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Fauci says there is “no evidence” to support Nicki Minaj’s suggestion that COVID vaccine causes impotence

Dr Anthony Fauci, the country’s foremost infectious disease expert, debunked a viral tweet from rapper Nicki Minaj that suggested the COVID-19 vaccine could cause reproductive problems. Minaj, who has more than 22 million Twitter followers, sparked controversy Monday for a series of tweets she posted about the COVID-19 vaccine before the Met Gala.

“They want you to get the Met’s shot,” the 38-year-old said wrote. “If I get the shot, it won’t be for the Met. It will be once I feel like I’ve done enough research. I’m working on it now. While waiting for my loves, be careful. Wear it. 2-string mask that grabs your head and face. Not so loose “

Her later clarified that she was skipping the gala because of her young child – who was born last September – and not because of the need for a vaccine. But Minaj posted another Tweeter about her cousin’s friend in Trinidad who allegedly suffered from impotence after receiving the jab, and it drew a wide response from fans and health officials.

In an interview with CNN on Tuesday, Fauci was asked if the COVID vaccine could cause reproductive problems in men or women. Fauci replied, “The answer to that is a categorical no.”

Fauci says there is “no evidence” to support Nicki Minaj’s suggestion that COVID vaccine causes impotence
Nicki Minaj and Dr Anthony Fauci seen in this combo photo.

Getty Images

“There is no evidence that this is happening, and there is no mechanical reason to imagine that it would happen,” he said.

Fauci appeared on the show to discuss vaccination efforts and spoke about vaccine skepticism in black and Hispanic communities, something he continues to attribute to misinformation.

“There is a lot of misinformation, mostly on social media, and the only way we know to counter misinformation and misinformation is to provide a lot of correct information,” Fauci said. “To basically debunk those kinds of claims, which may be innocent of her. I don’t blame her for anything, but she should think twice before spreading information that really has no basis.”

The Centers for Disease Control and Prevention also debunked the myth in a note posted to its website in August. “There is currently no evidence that vaccines, including COVID-19 vaccines, cause fertility problems in women or men,” the guide says.

In her Twitter feed, Minaj continued to claim that she was not opposed to the vaccine and would most likely be vaccinated when she finished her research and was ready to go on tour.

“I know baby. A lot of countries won’t let people work without a vaccine,” she said. tweeted in response to a fan who claimed to have received a vaccine for work. “I would definitely recommend them to get the vaccine. They have to feed their families. I’m sure I will also be vaccinated because I have to go on tour etc.”

Minaj too rented fan who received the vaccine and felt no side effects: “It’s amazing baby. It’s the norm.”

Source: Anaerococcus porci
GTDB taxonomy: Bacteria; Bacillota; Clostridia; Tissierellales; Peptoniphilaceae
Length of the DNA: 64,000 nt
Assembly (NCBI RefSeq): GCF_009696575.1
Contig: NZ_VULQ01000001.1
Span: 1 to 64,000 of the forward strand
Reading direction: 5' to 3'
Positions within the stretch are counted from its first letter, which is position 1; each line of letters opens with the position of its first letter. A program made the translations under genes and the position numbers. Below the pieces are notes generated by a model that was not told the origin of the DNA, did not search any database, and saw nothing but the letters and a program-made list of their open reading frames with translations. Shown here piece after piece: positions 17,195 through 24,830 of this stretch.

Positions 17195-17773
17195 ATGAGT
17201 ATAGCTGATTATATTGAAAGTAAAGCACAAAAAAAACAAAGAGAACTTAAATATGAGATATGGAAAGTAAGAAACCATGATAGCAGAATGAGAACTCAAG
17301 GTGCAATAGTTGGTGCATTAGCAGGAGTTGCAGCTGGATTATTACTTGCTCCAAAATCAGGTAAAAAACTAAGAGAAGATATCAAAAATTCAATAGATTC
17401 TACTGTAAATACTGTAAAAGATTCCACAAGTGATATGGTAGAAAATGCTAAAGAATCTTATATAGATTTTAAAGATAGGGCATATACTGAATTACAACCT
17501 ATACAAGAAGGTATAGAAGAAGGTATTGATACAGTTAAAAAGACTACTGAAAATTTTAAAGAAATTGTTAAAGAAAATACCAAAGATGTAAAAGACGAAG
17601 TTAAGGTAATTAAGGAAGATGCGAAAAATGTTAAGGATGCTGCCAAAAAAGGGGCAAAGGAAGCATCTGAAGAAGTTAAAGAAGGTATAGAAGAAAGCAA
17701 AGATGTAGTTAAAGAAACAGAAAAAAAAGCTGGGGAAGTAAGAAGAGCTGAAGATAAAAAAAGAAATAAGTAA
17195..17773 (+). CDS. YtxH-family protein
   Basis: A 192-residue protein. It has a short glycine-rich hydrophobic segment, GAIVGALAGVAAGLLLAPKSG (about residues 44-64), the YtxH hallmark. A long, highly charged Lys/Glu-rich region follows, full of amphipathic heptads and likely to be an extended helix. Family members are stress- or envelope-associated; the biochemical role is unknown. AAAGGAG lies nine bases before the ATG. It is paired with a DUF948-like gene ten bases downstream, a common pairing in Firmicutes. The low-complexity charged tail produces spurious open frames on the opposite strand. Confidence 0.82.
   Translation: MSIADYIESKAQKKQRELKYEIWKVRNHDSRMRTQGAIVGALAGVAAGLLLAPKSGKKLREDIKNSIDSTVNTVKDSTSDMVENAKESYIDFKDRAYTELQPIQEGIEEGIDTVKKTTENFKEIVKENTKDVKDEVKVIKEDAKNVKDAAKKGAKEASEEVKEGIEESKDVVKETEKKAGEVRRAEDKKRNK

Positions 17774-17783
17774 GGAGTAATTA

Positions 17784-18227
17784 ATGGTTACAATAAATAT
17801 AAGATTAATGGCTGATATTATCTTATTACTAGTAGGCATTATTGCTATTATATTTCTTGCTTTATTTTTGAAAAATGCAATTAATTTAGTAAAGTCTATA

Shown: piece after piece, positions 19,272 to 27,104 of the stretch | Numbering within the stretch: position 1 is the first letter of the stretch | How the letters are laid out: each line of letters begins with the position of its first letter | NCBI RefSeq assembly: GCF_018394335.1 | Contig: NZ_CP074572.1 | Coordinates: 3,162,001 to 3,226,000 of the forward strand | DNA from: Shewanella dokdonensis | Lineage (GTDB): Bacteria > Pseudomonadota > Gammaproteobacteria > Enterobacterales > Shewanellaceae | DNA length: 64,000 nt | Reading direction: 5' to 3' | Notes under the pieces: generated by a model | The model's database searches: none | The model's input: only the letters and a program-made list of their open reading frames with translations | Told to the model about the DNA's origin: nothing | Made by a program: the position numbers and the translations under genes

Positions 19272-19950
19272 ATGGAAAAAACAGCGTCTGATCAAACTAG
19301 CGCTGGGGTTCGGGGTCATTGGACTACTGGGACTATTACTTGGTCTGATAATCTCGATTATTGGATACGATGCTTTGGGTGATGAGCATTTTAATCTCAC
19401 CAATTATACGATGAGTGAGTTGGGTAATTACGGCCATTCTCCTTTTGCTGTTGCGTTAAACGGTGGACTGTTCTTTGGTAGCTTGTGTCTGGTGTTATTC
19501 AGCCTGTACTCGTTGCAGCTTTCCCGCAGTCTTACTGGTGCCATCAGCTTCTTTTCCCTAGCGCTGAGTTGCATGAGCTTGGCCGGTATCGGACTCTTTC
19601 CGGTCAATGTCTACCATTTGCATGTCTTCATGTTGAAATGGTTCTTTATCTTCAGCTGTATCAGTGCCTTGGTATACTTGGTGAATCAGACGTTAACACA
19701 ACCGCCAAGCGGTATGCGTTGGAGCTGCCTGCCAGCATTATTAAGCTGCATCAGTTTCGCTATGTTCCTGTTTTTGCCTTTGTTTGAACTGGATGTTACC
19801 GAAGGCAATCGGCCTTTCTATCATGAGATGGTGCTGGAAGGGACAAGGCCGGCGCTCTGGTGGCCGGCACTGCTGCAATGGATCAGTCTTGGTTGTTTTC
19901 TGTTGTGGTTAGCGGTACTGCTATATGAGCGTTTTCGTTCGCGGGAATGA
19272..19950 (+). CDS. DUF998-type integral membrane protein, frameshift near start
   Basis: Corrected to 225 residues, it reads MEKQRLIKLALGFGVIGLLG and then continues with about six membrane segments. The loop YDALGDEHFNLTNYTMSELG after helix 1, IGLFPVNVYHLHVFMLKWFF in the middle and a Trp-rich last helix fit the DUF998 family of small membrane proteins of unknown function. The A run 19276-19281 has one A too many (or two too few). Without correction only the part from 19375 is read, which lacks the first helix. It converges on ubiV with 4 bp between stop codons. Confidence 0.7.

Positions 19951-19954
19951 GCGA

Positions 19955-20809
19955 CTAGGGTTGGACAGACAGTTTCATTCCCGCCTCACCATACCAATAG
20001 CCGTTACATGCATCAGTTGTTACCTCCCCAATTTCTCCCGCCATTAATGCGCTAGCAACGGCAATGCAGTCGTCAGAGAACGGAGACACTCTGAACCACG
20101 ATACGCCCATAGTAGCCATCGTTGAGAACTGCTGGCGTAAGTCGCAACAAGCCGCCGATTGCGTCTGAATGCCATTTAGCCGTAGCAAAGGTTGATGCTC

More than 75.8% of adults in the United States have been partially vaccinated against COVID-19, and a total of 179.3 million people are fully vaccinated, according to the CDC. But data shows African American and Hispanic communities are even less vaccinated, and therefore more likely to die from COVID-19, than their white counterparts, according to the CDC.

Fauci and other medical leaders are asking “trusted messengers,” including clergy, teachers, and politicians, to answer questions people in their communities have about the vaccine and, hopefully, to encourage them to get vaccinated.

“I think we are making progress,” Fauci said. “We are not where we want to be in terms of the number of African Americans and Hispanics vaccinated, but we are doing better than before.”

On Wednesday afternoon, Minaj said she had accepted an invitation to visit the White House.

“The White House invited me and I think it’s a step in the right direction,” she said tweeted. “Yes, I’m going. I’ll be dressed all in pink like Legally Blonde so they know I’m not kidding. I’ll ask questions on behalf of the people who laughed at the fact that they’re just human. #BallGate day 3. “

In a statement to CBS News, a White House official said: “As we have done with others, we offered a call to Nicki Minaj and one of our doctors to answer her questions about the safety and efficacy of the vaccine. “

After Wednesday’s series of tweets, Minaj posted on her Instagram Stories that Twitter was limiting her ability to tweet.

“I’m in jail on Twitter, all of you,” Minaj wrote. “They didn’t like what I was saying over there on that block.”

A Twitter spokesperson told CBS News in a statement that Twitter “did not take any enforcement action” on Minaj’s account. The company suspended several large figures in the past for spreading misinformation about COVID-19.

As of Wednesday evening, Minaj’s account was still active.


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